Named after William Jameson, who laid out Fawcett Street and the surrounding roads, on behalf of the Fawcett family. Fawcett Street was originally one of Sunderland’s finest residential areas. Building work started in 1814, when the family instructed William Jameson to lay out the estate. By 1844, Fawcett Street was virtually complete, with imposing three- and four-storey houses.
Photographs and text about The William Jameson.
The text reads: In 1814, the landowner John Fawcett, whose family had owned the land between Sunniside and the railway line for over a hundred years, commissioned his agent, William Jameson, to develop the estate as terraced houses.
The impetus to develop the estate, from an agricultural into a business area, was provided by the opening of the Wear Bridge, in 1796. The Bridge Commissioners paid the Fawcett family for a new road over their land to create a direct link to the bridge. This road became Fawcett Street.
Jameson oversaw the layout and building of elegant terraced houses for the well-to-do, which went on into the 1850’s, during which time the cutting on Burdon Road in around 1840 made Fawcett Street the main route to Wearmouth Bridge, and the opening of Fawcett Street Railway Station in 1853 meant visitors by rail had to walk along Fawcett Street to get to High Street. These changes, and the westward expansion of commercial premises along High Street resulted, in the late 1800’s, in the rapid growth of offices and shops along Fawcett Street.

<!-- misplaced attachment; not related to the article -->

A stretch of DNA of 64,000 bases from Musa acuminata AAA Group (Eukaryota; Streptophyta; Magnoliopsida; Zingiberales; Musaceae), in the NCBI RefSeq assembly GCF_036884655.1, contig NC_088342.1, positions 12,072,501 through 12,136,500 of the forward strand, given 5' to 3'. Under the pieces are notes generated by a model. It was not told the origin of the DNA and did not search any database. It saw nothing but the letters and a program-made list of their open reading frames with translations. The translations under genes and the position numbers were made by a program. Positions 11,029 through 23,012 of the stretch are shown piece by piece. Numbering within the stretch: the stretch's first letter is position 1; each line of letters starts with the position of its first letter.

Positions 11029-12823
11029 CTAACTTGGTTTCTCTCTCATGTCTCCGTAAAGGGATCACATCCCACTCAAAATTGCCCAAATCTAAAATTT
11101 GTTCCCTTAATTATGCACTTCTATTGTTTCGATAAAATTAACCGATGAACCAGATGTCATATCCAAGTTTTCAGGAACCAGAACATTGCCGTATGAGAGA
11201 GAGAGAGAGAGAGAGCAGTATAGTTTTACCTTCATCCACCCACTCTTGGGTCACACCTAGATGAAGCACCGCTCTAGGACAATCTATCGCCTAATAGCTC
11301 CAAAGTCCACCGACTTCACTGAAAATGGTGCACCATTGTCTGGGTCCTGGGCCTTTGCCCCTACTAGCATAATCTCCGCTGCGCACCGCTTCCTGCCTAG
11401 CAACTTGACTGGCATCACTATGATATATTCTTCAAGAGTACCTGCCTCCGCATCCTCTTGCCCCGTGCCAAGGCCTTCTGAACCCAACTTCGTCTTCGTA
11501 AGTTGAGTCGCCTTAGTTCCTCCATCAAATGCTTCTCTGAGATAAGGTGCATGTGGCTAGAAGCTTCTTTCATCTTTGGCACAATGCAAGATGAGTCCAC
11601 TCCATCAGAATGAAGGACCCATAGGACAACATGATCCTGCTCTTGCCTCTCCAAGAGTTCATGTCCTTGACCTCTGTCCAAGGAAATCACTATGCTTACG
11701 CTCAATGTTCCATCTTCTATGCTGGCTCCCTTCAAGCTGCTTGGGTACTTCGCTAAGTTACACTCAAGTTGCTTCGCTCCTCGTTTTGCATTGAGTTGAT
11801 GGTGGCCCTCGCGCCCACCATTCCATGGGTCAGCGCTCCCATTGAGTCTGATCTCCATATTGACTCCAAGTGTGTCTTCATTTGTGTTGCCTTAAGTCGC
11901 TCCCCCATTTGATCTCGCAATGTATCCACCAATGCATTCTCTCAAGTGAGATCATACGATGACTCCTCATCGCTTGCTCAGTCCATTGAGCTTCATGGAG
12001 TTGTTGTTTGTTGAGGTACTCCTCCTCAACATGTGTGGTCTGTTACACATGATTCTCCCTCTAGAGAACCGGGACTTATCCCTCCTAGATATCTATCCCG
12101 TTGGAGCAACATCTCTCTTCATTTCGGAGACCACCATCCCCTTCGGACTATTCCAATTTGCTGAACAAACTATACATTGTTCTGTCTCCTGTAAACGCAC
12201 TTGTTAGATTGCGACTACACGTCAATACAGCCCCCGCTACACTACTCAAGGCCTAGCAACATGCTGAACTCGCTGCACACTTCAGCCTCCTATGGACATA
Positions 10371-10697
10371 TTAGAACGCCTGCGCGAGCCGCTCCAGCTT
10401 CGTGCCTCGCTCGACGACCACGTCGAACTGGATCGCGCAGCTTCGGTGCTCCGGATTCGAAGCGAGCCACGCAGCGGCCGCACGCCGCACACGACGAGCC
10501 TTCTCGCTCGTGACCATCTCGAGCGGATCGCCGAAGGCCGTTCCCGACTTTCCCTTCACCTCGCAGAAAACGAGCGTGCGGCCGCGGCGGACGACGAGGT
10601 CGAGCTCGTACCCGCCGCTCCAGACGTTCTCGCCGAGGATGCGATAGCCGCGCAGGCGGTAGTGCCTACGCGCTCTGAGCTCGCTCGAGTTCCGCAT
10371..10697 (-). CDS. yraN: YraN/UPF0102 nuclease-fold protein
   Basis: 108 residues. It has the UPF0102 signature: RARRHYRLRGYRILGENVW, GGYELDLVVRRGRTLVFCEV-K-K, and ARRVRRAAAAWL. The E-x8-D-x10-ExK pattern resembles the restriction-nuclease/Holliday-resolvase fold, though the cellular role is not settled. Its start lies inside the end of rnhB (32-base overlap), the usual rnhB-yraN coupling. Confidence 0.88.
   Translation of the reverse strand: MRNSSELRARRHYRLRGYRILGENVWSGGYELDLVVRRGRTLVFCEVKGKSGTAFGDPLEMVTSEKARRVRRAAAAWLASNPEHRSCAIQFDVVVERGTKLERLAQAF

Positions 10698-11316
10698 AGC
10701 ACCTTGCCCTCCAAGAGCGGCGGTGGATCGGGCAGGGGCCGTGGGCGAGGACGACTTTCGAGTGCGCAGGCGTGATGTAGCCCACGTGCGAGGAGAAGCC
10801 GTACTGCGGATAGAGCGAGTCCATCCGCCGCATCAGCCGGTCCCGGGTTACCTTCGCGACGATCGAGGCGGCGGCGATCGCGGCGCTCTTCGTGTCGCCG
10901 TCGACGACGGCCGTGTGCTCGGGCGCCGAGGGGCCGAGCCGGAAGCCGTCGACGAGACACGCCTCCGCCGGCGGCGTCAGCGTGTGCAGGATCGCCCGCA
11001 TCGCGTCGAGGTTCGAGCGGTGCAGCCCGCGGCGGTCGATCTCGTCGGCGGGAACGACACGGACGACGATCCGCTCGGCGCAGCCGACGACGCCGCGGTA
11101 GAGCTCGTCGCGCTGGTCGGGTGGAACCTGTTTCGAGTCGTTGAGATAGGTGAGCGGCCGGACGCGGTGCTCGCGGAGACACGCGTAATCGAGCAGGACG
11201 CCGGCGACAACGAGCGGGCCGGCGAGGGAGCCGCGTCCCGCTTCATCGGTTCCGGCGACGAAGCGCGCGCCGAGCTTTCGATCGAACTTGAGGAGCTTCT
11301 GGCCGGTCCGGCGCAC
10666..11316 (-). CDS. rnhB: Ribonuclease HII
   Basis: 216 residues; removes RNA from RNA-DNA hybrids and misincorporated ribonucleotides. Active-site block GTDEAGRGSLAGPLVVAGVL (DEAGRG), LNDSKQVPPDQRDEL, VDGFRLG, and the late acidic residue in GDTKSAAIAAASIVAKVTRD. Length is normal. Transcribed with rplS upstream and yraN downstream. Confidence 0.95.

Top: Looking towards this site in 1870, from roughly where the Town Hall was built in the late 1880’s. The museum and art gallery in Borough Road was yet to be built. The Athenaeum, with its classical portico, was transformed, around 1900, into the bay windowed terrace still standing further up Fawcett Street.
Centre: The museum and art gallery, which opened in 1879, is on the right in this photograph from c.1910. The original building on this site, occupied by Binns store is on the left. It was bombed in 1941, and a new building erected by 1982. The store closed in 1989.